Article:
Ionizer purifiers use charged electrical surfaces or needles to generate electrically charged ions. Ions attach to airborne particles which are then electrostatically attracted to a charged collector plate. This mechanism produces trace amounts of ozone and other oxidants as by-products. Most ionizers produce less than 0.05 ppm of ozone, an industrial safety standard. There are two major subdivisions: the fanless ionizer and fan-based ionizer. Fanless ionizers are noiseless and use little power, but are less efficient at air purification. Fan-based ionizers clean and distribute air much faster.
Ozone generators produce ozone, and are sometimes sold as whole house air cleaners. Unlike ionizers, ozone generators are designed to produce significant amounts of ozone, a strong oxidant gas which can oxidize many other chemicals. The only safe use of ozone generators is in unoccupied rooms, utilizing "shock treatment" commercial ozone generators that produce over 3000 mg of ozone per hour. Restoration contractors use these types of ozone generators to remove smoke odors after fire damage, musty smells after flooding, mold (including toxic molds), and the stench caused by decaying flesh which cannot be removed by bleach or anything else except for ozone. However, it is not healthy to breathe ozone gas, and one should use extreme caution when buying a room air purifier that also produces ozone.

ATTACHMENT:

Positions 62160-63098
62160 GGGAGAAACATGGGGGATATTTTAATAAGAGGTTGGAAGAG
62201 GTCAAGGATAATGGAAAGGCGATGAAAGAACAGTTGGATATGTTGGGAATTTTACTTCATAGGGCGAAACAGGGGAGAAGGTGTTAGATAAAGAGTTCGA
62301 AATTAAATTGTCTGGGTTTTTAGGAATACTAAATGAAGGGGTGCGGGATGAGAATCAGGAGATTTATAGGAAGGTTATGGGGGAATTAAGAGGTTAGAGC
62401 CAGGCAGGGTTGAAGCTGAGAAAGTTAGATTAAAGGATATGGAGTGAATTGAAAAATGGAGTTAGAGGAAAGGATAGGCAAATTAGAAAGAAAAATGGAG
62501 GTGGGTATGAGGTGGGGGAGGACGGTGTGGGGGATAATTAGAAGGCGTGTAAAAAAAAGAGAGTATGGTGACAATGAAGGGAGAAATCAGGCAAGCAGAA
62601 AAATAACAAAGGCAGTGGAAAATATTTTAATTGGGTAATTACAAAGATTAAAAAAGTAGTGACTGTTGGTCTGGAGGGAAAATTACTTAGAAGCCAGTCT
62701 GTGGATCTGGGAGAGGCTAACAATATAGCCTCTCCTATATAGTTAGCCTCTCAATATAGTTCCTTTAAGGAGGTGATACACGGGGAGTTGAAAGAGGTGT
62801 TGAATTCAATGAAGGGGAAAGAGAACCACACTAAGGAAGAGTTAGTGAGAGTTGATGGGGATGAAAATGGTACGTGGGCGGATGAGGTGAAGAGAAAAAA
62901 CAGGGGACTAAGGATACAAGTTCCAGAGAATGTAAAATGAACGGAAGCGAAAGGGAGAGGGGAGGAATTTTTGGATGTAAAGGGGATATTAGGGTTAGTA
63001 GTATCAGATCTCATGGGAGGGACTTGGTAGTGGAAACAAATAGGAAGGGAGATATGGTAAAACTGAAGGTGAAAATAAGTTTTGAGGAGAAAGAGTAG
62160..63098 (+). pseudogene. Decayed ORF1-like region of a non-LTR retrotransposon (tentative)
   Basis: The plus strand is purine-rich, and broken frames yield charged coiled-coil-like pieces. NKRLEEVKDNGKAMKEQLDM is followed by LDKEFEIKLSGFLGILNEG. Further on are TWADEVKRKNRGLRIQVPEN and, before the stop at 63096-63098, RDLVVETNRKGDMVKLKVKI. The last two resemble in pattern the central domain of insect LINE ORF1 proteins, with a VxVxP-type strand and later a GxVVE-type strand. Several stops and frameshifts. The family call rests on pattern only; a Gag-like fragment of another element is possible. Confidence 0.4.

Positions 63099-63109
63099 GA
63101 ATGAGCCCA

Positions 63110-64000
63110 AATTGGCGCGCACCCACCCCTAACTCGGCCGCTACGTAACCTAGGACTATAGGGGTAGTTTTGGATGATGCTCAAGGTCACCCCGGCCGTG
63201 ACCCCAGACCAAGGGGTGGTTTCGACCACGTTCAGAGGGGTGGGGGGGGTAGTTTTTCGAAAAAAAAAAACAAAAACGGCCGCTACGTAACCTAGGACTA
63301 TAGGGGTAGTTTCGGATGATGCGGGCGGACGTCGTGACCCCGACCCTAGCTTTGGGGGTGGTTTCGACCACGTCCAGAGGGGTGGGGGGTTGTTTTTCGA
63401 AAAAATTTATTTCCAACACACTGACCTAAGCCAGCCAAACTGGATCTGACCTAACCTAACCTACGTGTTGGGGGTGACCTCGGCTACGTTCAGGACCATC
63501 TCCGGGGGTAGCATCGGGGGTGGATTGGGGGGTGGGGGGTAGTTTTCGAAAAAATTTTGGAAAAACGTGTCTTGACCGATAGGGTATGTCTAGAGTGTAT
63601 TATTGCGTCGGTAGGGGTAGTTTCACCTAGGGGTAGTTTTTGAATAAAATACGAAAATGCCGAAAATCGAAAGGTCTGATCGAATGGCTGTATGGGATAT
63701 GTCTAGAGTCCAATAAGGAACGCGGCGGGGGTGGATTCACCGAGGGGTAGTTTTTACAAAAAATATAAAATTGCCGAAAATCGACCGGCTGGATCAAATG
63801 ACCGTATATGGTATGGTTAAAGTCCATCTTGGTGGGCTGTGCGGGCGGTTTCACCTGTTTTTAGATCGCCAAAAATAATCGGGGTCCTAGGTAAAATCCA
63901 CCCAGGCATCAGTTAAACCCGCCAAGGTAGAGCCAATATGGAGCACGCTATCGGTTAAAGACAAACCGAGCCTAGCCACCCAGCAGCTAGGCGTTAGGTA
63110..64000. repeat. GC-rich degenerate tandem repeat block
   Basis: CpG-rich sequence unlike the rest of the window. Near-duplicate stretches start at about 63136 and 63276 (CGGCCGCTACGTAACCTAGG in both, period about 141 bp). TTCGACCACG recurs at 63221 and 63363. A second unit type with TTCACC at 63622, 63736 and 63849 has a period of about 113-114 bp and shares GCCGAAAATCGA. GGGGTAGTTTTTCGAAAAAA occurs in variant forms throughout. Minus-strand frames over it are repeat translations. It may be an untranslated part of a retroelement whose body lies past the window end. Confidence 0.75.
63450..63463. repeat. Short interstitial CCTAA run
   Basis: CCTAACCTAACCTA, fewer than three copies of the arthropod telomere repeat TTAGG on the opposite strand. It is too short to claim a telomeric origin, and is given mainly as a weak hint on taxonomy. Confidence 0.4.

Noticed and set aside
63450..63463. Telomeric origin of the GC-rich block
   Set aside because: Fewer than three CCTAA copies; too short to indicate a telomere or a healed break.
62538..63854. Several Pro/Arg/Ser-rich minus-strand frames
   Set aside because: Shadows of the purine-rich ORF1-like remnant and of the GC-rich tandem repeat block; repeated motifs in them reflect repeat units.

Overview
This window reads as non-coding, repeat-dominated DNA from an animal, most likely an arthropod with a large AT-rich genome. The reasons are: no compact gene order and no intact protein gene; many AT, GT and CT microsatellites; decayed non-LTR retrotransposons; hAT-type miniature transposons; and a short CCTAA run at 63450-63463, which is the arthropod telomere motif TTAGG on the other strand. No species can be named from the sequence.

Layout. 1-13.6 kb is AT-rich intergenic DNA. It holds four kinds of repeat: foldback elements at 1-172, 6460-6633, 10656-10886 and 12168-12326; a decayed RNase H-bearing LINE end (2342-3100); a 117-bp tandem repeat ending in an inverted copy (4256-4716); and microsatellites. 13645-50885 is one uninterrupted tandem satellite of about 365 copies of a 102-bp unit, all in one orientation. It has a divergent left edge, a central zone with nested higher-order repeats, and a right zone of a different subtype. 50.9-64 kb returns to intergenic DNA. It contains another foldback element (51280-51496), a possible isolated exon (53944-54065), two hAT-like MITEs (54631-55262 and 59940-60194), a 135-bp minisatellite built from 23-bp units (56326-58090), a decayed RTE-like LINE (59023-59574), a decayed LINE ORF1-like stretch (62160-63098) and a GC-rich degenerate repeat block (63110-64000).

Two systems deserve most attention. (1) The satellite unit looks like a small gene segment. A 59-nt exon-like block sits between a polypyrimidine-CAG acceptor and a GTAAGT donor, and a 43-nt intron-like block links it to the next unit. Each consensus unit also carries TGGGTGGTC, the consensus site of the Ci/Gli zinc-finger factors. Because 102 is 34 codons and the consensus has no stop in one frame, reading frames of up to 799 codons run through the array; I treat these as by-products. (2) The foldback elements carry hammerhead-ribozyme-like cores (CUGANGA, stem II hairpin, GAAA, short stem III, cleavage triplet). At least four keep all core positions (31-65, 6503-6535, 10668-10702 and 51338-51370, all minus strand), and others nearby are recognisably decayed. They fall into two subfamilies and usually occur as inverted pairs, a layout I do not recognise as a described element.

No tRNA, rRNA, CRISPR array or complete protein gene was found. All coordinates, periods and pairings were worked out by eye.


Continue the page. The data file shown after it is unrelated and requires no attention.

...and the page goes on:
When selecting air purifiers, consumers are influenced by several factors besides cleaning ability. These include possible hazardous gaseous by-products, noise level, frequency of filter replacement, electrical consumption, and visual appeal. Ozone production is typical for ionizing purifiers and has received much attention recently. Although high concentration of ozone is dangerous, most ionizers produce low amounts of ozone (<0.05 ppm). The noise level of a purifier can be obtained easily through a customer service department and is usually reported in decibels (dB). The noise levels for most purifiers are low compared to many other home appliances and are not expected to cause hearing loss. However, purifiers are expected to operate over long periods of time. Therefore, even a moderate level of noise can be disturbing to some people. Frequency of filter replacement and electrical consumption are the major operation costs for any purifier. There are many different types of filters; some can be cleaned by water, by hand or by vacuum cleaner, while others need to be replaced every few months or years. Some purifiers are certified as energy star and are energy efficient.HEPA technology is often used in portable air purifiers as it removes common airborne allergens. The Department of Energy has rigid requirements manufacturers must pass to meet HEPA requirements. The HEPA specification requires removal of at least 99.97% of 0.3 micrometres airborne pollutants. Products that claim to be "HEPA-type", "HEPA-like", or "99% HEPA" do not satisfy these requirements and may not be tested in independent laboratories.
Air ionizers and ozone
As with all health-related appliances, there is some controversy surrounding the claims of certain companies, specifically involving ionic air purifiers. Particularly, some ionic air purifiers generate the pollutants ozone (an energetic allotrope of oxygen) and NOx. Either can be toxic in sufficient concentrations. Ironically, people who have asthma and allergy are most prone to the adverse effects. For example, increasing ozone concentration can increase the risk of asthma attacks. Due to the below average performance and potential health risks, Consumer Reports have advised against using ionizers.In September, 2007, the California Air Resources Board announced a ban of in-home ozone purifiers. This law, which will take effect in 2009, will require testing and certification of all types of air purifiers for ozone emissions.